• SEGH

    Diverse scientific fields and multidisciplinary expertise brought together within an international community.

  • SEGH

    Diverse scientific fields and multidisciplinary expertise brought together within an international community.

  • SEGH

    Diverse scientific fields and multidisciplinary expertise brought together within an international community.

  • SEGH

    Diverse scientific fields and multidisciplinary expertise brought together within an international community.

  • SEGH

    Diverse scientific fields and multidisciplinary expertise brought together within an international community.

  • SEGH

    Diverse scientific fields and multidisciplinary expertise brought together within an international community.

  • SEGH

    Diverse scientific fields and multidisciplinary expertise brought together within an international community.

  • SEGH

    Diverse scientific fields and multidisciplinary expertise brought together within an international community.

  • SEGH

    Diverse scientific fields and multidisciplinary expertise brought together within an international community.

  • SEGH

    Diverse scientific fields and multidisciplinary expertise brought together within an international community

Society for Environmental Geochemistry and Health

SEGH was established in 1971 to provide a forum for scientists from various disciplines to work together in understanding the interaction between the geochemical environment and the health of plants, animals, and humans. We recognise the importance of interdisciplinary research. SEGH members represent expertise in a diverse range of scientific fields, such as biology, engineering, geology, hydrology, epidemiology, chemistry, medicine, nutrition, and toxicology.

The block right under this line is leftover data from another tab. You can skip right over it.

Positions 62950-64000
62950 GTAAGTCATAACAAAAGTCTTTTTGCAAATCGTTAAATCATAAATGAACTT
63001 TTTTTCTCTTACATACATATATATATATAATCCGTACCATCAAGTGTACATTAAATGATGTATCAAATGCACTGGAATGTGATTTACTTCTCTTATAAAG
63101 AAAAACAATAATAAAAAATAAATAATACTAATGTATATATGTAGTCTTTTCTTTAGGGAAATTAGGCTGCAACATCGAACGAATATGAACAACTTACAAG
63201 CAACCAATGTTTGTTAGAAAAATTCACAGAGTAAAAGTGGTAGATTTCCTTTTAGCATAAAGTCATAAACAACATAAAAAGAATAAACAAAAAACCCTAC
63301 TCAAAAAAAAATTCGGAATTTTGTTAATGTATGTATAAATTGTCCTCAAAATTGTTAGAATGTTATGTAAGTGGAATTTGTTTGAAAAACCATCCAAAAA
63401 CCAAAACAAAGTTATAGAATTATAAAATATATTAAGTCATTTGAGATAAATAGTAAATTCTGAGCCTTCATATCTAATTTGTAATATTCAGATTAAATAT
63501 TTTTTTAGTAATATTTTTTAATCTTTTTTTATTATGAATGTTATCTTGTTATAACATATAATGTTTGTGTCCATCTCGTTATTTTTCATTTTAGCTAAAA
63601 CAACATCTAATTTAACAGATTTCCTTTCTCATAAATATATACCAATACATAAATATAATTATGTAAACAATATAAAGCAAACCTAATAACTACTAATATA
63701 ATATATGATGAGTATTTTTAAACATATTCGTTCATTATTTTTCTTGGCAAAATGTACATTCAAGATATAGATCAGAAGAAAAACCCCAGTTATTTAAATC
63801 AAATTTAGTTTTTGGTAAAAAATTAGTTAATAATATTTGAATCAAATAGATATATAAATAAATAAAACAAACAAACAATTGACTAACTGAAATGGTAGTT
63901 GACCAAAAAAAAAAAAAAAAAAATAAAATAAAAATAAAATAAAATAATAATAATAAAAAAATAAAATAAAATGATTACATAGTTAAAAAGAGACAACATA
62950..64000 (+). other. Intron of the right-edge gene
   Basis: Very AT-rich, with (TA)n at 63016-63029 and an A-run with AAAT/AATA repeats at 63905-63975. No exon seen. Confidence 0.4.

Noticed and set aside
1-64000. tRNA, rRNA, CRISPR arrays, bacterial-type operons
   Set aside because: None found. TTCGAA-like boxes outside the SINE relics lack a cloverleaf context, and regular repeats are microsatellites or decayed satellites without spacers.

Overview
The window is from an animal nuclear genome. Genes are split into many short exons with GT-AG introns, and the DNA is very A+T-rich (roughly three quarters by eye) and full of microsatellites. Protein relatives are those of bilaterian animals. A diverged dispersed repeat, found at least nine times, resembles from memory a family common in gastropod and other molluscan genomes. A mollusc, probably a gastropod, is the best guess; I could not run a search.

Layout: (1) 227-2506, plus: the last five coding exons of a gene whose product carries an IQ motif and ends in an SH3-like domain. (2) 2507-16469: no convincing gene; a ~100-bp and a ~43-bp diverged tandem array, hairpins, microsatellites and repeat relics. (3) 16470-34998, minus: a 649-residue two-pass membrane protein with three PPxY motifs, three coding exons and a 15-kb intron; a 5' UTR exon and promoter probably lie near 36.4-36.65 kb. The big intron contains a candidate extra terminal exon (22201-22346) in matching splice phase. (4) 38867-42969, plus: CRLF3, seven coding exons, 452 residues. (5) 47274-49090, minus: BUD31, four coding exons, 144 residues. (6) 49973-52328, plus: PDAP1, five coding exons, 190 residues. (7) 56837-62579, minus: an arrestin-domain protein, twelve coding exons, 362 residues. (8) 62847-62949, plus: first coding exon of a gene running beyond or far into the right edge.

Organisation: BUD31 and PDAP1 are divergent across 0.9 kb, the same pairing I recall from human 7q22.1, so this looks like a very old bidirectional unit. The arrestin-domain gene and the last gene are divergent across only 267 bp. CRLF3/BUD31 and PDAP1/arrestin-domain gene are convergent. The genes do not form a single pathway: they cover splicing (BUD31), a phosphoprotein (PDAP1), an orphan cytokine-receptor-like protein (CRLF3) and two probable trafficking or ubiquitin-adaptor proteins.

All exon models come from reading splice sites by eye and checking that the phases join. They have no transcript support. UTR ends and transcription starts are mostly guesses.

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SEGH Articles

Working together to combat environmental pollution and inform agricultural strategies

| July 2015

Environmental scientists give an account of their experience from a Commonwealth Professional Fellowship in the UK.  continue reading...

SEGH Urban Soils and Metal Contamination Conference, March 2015 University of Texas-Arlington

| July 2015

The United States Section of the Society for Environmental Geochemistry and Health (SEGH), along with the University of Texas-Arlington (UTA) sponsored a conference on Urban Soils and Metal Contamination: Issues & Remedies, March 30th to April 1, 2015 on the campus of UTA.  continue reading...

Is there an environmental link to esophageal cancer in Tanzania?

| July 2015

Scientists from the Centre for Environmental Geochemistry are helping health organisations understand why esophageal cancer is localised within specific areas of the African Rift Valley. Whilst various causal factors are now under investigation, such as high-strength kill-me-quick alcohol consumption or hot tea drinking, it is difficult to fully explain the localised nature of the burden. Here Dr Michael Watts outlines why soil around Mount Kilimanjaro could unearth some answers.  continue reading...

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Science in the News